Notes From The CEO: After The Election

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Like so many of us, I grieved after the election. I cried for her grave loss, I cried for the hundreds of thousands of Americans who will likely be affected by this nightmare so much greater than I will, I cried knowing that over 50 million Americans voted for a man that spread hate, bigotry, and sexism and preyed upon the ignorance and fear of other Americans. I cried when I poured coffee in my “Cup of Joe (Biden)” mug on November 9, already longing for our current President. I cried for her.

Following the news, I tried to consume as much information as I can about why this happened-- why our electoral college failed us, who were the people who voted for this man, where did the campaign fall? But it didn’t help. I refreshed my Twitter constantly; reading witty quips and depreciating notes on where it all went wrong. I felt solace in my friends and peers; online and offline; know that we were all feeling this, hard.

I thought of the other side-- the side I rarely see or hear and feel defensive when they showed support of their candidate on my Facebook wall, now President-elect. I realized me, and most of my friends, were the “liberal elite” that failed to see the “other America” due to our limited echo chambers and only hearing what we want to and agree with.

Despite growing up in the rustbelt, knowing and growing up with the “kind of” people that voted for our now President-elect; it was, and is so hard, for me to wrap my head around voting for and supporting a man that spews hate and bigotry at every corner. I don’t think I’ll ever get it.

During the days following the election, I received dozens of texts, Facebook messages and emails from Lady Project members and friends. They expressed many of the feelings that we may have: fear, hopelessness, despair, shock and anger. They were mad; riled up and ready to go. They were also grateful for their community, including the Lady Project. This election only reinforced and reiterated the importance of women working together, supporting each other and most importantly-- doing something about it.

Last Monday, we kicked off Women’s Entrepreneurship Week with the City of Providence. On Tuesday, we hosted a Change Makers Panel at City Hall with some incredible movers and shakers including Councilwomen Sandra Cano and Stephanie Gonzalez, lobbyist LeeAnn Byrne, Director of Communications for Mayor Elorza Emily Ward and non-profit lawyer and activist Dawn Euer. The panel was incredibly inspiring and our panelists were vulnerable and honest and spoke from the heart.

When asked what can we do in light of the recent election, Dawn said this: we gave ourselves a week to grieve. Ok, it’s been a week. Now we have to organize. We have to mobilize. We have to get shit done.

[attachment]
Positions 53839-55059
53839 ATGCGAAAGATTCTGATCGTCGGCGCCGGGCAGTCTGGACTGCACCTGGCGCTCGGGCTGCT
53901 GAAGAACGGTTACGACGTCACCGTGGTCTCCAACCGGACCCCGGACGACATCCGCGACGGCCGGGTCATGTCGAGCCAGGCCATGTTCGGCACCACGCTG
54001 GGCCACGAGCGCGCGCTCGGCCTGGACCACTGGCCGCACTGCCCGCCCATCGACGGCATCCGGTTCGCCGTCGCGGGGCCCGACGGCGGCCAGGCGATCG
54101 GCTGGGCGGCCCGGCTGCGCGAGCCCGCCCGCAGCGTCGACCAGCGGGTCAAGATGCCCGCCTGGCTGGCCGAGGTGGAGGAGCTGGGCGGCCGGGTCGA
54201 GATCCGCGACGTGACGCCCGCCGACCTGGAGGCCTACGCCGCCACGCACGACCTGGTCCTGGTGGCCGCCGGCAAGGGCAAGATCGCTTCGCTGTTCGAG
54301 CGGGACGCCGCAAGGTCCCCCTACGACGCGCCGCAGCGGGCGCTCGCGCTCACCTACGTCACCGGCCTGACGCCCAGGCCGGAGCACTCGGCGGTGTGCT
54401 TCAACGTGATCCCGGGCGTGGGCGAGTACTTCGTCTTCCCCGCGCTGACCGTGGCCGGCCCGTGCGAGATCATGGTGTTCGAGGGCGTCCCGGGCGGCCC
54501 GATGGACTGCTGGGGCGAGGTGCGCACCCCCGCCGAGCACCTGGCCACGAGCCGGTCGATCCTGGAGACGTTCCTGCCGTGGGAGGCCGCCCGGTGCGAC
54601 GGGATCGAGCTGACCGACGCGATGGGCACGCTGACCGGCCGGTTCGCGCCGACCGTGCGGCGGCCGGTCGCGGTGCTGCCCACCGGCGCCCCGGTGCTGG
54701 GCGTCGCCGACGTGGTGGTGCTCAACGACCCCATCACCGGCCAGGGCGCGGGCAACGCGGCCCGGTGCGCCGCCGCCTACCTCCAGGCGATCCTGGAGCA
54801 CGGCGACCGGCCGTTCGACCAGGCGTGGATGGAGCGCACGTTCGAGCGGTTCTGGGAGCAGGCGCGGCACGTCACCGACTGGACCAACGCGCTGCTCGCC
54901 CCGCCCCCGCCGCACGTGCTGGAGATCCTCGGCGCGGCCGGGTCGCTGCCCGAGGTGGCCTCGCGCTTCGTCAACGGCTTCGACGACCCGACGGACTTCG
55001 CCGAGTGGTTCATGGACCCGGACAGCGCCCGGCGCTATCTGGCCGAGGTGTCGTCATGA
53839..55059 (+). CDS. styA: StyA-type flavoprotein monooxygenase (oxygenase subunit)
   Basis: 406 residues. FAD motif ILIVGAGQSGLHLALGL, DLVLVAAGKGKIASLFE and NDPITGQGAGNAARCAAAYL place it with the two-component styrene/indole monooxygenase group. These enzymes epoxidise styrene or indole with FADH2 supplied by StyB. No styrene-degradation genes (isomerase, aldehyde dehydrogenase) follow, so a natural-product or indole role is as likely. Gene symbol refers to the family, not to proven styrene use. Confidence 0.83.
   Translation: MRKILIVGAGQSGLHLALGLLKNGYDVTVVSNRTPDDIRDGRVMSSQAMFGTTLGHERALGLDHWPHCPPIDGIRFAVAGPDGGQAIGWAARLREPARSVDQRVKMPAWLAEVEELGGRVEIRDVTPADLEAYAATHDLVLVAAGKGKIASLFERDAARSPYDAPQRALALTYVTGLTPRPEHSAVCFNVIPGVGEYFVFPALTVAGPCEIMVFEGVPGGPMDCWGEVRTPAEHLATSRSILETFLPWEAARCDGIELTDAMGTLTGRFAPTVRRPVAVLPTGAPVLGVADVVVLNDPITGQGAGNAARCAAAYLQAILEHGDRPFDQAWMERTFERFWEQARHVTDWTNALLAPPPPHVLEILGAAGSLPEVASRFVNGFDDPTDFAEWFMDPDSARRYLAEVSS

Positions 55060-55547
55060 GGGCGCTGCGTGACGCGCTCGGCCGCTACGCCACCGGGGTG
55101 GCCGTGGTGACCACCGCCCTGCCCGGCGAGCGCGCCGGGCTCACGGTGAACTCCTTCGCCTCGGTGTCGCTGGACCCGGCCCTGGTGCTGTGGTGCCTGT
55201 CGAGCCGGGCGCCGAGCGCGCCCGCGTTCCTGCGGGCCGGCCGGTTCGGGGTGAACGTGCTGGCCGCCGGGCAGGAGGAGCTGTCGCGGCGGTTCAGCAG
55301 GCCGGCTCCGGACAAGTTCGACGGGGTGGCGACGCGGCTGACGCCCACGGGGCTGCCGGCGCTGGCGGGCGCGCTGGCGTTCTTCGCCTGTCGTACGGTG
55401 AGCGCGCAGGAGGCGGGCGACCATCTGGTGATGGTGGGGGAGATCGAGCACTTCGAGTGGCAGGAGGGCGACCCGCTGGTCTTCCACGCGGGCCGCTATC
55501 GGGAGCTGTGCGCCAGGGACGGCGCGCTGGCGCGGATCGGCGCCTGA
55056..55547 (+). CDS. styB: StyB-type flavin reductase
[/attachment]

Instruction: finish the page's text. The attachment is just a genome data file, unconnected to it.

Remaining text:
When Dawn said that, it really hit me. We have to get to work. We have to support one another. We can grieve, yes, and it’s important for us to let ourselves feel our feelings, but we have to do something about it. We cannot sit idly by. We need to get shit done and be there for each other.

How to get shit done

  • Support organizations who are helping our communities. You can find a list of great organizations to donate to or volunteer at here.

  • Run for office. Regardless of party lines, we can all agree that women need to have more seats at the table. Learn about running for office with She’s Should Run.

  • Not sure if running for office is right for you? Support candidates that care about the policies you do. Volunteer for them. Donate to their campaign. Local elections are just as-- if not more important-- than others. Be involved.

  • Contact your lawmakers. They have the voice to make changes-- write them, email them, call their office. Find your federal, state, and local lawmakers here.

  • Stand up to hate. We all have heard the hurtful comments at dinner parties or family gatherings, and we roll our eyes and tell our friends about them later. Instead of saying nothing, say something. While it may not seem like a big thing at the time, these comments or actions are a big deal. Next time your Drunk Uncle says something that is offensive, say something. Tell him how it’s wrong and hurtful and that you won’t tolerate it. Thanksgiving and the holidays are sure to be fun this year.

    BUST also has a great article on how to stand up to Islamophobia-- this guide is also helpful when you see or hear other forms of hate.

  • Find your people. This is tough. Really tough. Don’t be afraid to ask for help-- I saw my therapist the Friday after the election and I was so glad I did. Talk to your friends, post in Pantsuit Nation, find your people. Grieve this and don’t let anyone tell you it’s “going to be ok.” You decide when you feel ok.

Photo by 1924us